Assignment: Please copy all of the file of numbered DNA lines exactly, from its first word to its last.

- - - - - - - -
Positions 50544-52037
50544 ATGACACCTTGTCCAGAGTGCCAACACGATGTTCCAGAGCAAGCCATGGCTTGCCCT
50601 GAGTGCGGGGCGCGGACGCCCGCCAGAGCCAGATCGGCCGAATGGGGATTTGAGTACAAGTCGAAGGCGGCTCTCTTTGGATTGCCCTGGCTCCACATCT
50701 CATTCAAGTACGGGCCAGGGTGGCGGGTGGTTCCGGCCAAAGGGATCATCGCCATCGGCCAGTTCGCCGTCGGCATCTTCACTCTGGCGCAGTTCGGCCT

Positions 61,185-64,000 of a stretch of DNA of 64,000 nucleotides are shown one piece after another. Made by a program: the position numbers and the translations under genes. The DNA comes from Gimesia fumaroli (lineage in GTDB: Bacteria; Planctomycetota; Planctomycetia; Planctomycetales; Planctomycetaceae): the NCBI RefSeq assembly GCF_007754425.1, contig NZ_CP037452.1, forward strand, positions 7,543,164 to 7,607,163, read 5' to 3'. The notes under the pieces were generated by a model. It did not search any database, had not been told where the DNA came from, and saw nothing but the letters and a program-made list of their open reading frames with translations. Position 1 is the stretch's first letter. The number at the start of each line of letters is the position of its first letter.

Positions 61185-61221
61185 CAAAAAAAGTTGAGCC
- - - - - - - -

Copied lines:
Positions 50544-52037
50544 ATGACACCTTGTCCAGAGTGCCAACACGATGTTCCAGAGCAAGCCATGGCTTGCCCT
50601 GAGTGCGGGGCGCGGACGCCCGCCAGAGCCAGATCGGCCGAATGGGGATTTGAGTACAAGTCGAAGGCGGCTCTCTTTGGATTGCCCTGGCTCCACATCT
50701 CATTCAAGTACGGGCCAGGGTGGCGGGTGGTTCCGGCCAAAGGGATCATCGCCATCGGCCAGTTCGCCGTCGGCATCTTCACTCTGGCGCAGTTCGGCCT

Positions 61,185-64,000 of a stretch of DNA of 64,000 nucleotides are shown one piece after another. Made by a program: the position numbers and the translations under genes. The DNA comes from Gimesia fumaroli (lineage in GTDB: Bacteria; Planctomycetota; Planctomycetia; Planctomycetales; Planctomycetaceae): the NCBI RefSeq assembly GCF_007754425.1, contig NZ_CP037452.1, forward strand, positions 7,543,164 to 7,607,163, read 5' to 3'. The notes under the pieces were generated by a model. It did not search any database, had not been told where the DNA came from, and saw nothing but the letters and a program-made list of their open reading frames with translations. Position 1 is the stretch's first letter. The number at the start of each line of letters is the position of its first letter.

Positions 61185-61221
61185 CAAAAAAAGTTGAGCC